I am a 15 year old sophomore in a North Carolina high school, a member of the LGBTQ+, and my pronouns are she/her/hers. When I first came out as lesbian to my parents, I had been thinking about this day for a while. If I’m being honest, I thought they would be a lot nicer. Both of them said some very hurtful things to me. Words like “Do you know what will happen to our reputation if anyone knows about you?”, and “This shows you don’t care about how we feel”. I began to believe these words, and I was later diagnosed with depression and anxiety.
I never understood how being attracted to the same sex would be considered betrayal to my parents; I can’t help that I feel this way. I later found that a lot of teenagers and even adults have similar experiences when they come out. As human beings, we are all different, and none of us should have to apologize for who we love, or for who we are attracted to. I know what it is like to be in a crowd of people and still feel alone. The last thing I would want is for someone like me to feel alone as they’re becoming aware of their own identity. So I have taken my passion for supporting others, and have made it my mission to spread awareness.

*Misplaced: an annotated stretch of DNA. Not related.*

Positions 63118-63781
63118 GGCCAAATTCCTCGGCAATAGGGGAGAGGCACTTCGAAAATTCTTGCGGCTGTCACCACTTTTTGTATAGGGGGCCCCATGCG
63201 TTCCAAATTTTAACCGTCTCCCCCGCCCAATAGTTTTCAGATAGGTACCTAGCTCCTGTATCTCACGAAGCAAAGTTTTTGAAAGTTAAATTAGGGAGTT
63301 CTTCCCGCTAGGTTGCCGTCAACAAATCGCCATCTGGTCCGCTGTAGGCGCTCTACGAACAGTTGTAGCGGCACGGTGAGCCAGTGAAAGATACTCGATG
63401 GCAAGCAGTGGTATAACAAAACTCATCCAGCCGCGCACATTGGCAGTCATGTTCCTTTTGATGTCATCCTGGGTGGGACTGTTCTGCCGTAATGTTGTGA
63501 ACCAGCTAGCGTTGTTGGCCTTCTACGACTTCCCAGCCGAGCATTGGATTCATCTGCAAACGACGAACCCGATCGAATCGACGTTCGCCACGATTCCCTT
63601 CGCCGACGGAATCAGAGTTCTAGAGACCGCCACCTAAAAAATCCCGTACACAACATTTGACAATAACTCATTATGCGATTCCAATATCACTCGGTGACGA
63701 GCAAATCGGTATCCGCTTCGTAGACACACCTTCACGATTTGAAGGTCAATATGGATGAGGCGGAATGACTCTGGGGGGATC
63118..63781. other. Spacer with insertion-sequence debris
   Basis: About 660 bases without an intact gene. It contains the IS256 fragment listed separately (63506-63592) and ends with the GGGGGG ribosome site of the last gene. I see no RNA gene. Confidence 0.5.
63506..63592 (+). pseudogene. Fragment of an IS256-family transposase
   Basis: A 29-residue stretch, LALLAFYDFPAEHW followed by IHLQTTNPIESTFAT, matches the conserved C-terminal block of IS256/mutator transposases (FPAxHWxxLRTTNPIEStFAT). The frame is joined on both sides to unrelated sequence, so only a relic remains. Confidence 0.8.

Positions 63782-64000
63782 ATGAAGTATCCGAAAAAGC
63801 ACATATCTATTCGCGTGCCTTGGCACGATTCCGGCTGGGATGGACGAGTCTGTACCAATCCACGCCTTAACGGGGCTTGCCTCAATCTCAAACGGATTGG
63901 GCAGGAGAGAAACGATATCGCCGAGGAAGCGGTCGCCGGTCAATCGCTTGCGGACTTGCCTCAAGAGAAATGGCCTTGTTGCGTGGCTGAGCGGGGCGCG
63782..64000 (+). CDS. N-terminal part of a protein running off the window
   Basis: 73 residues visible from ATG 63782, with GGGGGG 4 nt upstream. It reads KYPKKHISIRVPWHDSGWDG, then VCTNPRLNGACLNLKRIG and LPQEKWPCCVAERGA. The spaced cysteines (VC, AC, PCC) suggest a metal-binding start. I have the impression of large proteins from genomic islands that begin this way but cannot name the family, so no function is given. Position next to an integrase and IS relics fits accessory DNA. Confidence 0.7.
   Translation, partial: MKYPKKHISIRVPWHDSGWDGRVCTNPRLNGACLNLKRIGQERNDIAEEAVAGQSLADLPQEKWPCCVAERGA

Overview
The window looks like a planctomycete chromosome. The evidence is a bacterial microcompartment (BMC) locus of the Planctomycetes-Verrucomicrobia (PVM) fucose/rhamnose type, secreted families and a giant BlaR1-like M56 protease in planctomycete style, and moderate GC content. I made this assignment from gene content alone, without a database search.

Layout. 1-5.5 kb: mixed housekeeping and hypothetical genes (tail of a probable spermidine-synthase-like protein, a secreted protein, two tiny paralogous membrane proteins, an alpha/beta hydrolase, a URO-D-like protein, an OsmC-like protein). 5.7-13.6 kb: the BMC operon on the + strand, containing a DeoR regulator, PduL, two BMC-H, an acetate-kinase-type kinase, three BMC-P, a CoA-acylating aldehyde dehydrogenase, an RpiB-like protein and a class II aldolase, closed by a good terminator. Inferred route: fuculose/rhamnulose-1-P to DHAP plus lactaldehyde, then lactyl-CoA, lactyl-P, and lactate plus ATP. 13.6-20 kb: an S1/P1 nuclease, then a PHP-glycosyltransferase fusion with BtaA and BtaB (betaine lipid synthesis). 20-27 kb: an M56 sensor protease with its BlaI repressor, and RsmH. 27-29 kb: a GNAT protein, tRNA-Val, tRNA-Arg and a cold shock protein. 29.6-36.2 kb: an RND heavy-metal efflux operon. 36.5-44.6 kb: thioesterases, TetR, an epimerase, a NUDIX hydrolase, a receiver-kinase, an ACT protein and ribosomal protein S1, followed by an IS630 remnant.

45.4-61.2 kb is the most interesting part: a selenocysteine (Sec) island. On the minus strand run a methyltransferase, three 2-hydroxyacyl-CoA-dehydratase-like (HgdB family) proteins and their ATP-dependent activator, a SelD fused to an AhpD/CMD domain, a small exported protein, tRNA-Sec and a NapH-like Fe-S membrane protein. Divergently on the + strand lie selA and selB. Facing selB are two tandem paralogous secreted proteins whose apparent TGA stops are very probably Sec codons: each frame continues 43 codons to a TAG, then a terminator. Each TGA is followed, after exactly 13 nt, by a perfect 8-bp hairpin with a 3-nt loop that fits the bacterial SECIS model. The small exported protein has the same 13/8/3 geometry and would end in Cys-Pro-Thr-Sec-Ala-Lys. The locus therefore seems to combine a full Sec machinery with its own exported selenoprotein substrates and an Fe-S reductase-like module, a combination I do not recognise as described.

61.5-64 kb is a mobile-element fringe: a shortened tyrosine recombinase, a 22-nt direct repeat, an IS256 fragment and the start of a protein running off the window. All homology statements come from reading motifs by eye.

I believe to move forward as a whole, we must come together and learn to accept others for who they are. Why? “LGBTQ+ youth who come from highly rejecting families are 8.4 times as likely to have attempted suicide as LGBTQ+ peers who reported no or low levels of family rejection.” (CDC). Following are some thoughts from some of my LGBTQ+ peers.
“I sadly don’t have accepting parents, but it would mean a lot to me because I feel like It’d make everything easier. I wouldn’t have to go hide anything, and I could just openly be myself.”
“Having accepting parents means the world to me. They support me in everything I do, and without them I would have no motivation.”
I once heard someone say that you can’t heal in the same room you got the sickness from. Just like that sickness, negativity is all around us. It’s time we come together, spread education, awareness, and positivity. We all bleed the same blood. Sexuality should not be something you have to hide, and nobody should be able to tell you who you are supposed to love. Be yourself. Be proud.